An English actor with multiple awards to his name, including an Oscar for his role as Stephen Hawking in The Theory of Everything, Eddie Redmayne is an animated, passionate, visceral performer. A fan of striking characters such as a pioneering transgender woman in The Danish Girl, he has just finished six months on stage for an avant-garde revival of the play Cabaret, while playing the role of Newt Scamander in Fantastic Beasts, the prequel to Harry Potter.
Leading the interview is one of the actor’s biggest fans: Kim Jones, artistic director of Dior Homme and Fendi’s women’s collections. Eddie Redmayne tells us about his passion for art and his process for getting into character, as well as his latest role in The Good Nurse, a film based on the true story of a serial killer nurse. This against-type role is complemented by his brilliant screen partner Jessica Chastain. The Good Nurse, directed by Tobias Lindholm, hits Netflix today Wednesday 26th October.
YOU STUDIED ART HISTORY AT CAMBRIDGE. WHAT WAS IT THAT LED YOU INTO ACTING?
I had been acting since I was seven or eight years old at school and it was a place where I had always found an amazing release. Theatre was somewhere where I instantly felt comfortable. I loved that you would meet all sorts of people. Even at the school level, you’re doing plays with people of different ages and breaking down the traditional hierarchies in some ways. I loved doing it through school and into university, but my other passion was the history of art, so I had to make the decision as to whether to go to drama school or whether to pursue art history.
I was lucky enough to get into Cambridge, and I knew they had a great reputation for theatre there, so I decided to study history of art as a major, whilst trying to continue to explore acting at the same time. Art has become quite important to me within the process of acting and in a personal sense when I travel. And travel is one of the great upsides of the job I do, since I’m always taken to extraordinary cities and places for work, and I’m able to visit the galleries whilst I’m there, which I find constantly feeds me.
At the same time, I try to use art when I’m trying to work out who a character is. So in addition to all the factual research, I will often go to see how other artists, writers or painters have interpreted those people or people of that era in order to glean another way in, as it were.
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“The Good Nurse” tells the true story of Charles Cullen, a seemingly empathetic New Jersey nurse who was later revealed to be a serial killer. But instead of a tawdry potboiler, this adaptation of Charles Graeber’s 2013 true-crime book is a fragile drama about the friendship between Charlie and one of his co-workers, a lonely, ailing single mother named Amy Loughren, who thought she’d found in this kindly stranger a support system and a confidant.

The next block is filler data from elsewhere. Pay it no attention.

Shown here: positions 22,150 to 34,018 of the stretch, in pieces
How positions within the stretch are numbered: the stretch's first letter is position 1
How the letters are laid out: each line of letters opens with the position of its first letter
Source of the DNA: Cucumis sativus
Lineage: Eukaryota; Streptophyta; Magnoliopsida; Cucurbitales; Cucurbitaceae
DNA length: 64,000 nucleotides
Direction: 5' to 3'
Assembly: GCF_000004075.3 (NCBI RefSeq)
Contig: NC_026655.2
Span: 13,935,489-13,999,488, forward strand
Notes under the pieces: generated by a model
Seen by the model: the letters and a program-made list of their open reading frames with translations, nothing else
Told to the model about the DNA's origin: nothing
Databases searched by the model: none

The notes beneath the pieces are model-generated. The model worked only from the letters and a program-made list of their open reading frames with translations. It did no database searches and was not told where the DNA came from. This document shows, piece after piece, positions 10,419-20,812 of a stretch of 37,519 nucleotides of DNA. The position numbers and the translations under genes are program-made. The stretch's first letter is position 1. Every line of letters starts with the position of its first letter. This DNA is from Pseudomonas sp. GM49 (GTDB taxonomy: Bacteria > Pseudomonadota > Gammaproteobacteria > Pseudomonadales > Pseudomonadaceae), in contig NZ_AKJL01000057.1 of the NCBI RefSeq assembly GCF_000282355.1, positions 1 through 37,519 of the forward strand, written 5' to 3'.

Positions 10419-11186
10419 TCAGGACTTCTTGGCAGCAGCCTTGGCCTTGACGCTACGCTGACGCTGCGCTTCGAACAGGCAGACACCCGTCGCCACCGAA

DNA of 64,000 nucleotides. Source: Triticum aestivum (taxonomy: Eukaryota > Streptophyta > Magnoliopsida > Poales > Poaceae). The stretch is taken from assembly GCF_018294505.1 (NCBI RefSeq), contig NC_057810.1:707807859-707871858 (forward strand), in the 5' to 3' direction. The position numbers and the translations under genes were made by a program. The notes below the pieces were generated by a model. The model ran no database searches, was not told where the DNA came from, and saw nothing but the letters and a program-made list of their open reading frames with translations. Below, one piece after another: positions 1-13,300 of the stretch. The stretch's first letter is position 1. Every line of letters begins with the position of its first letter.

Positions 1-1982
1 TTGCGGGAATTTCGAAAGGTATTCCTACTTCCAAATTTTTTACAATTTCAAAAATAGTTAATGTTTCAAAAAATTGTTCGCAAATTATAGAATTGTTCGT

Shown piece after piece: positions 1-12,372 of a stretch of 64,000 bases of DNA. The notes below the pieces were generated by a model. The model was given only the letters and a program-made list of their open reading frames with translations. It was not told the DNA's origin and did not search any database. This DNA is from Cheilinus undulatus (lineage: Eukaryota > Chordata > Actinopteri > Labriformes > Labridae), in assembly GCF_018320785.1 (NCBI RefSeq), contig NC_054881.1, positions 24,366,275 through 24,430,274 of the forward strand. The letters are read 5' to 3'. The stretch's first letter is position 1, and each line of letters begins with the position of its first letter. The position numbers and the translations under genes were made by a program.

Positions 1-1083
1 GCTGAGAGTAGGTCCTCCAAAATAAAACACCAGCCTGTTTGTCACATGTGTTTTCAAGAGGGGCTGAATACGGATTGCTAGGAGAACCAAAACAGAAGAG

Amy befriends the new hire, in part, because she recognizes in Charlie the same warm, nurturing manner she herself exudes around her patients. But like the viewer, Amy is seeing only one aspect of this sweet, soft-spoken man: She’s not aware he’s secretly injecting lethal drugs into saline bags, resulting in a series of mysterious deaths at the hospital.
The film had been in development for several years, and for that entire time its two stars were determined to stay on the project. No matter how dark the material — and no matter how hard it was to align their schedules — Eddie Redmayne and Jessica Chastain wouldn’t let “The Good Nurse” go.
“I don’t know that in Hollywood that a movie’s been around for six years and all the main players stayed on and no one got replaced or abandoned ship,” Chastain says proudly.
The two actors are relaxing in a suite at the London West Hollywood, reflecting on the effort it took to bring the movie to fruition. From the start, they agreed they wouldn’t do it without each other — or “A Hijacking” director Tobias Lindholm, knowing he’d insist on utter authenticity for this portrait of working-class life and America’s dysfunctional healthcare system. (He even made his stars attend nursing school.)
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After three outings in the Potterverse, the Oscar-winning actor – and one of Hollywood’s nicest guys – is ready for his villain phase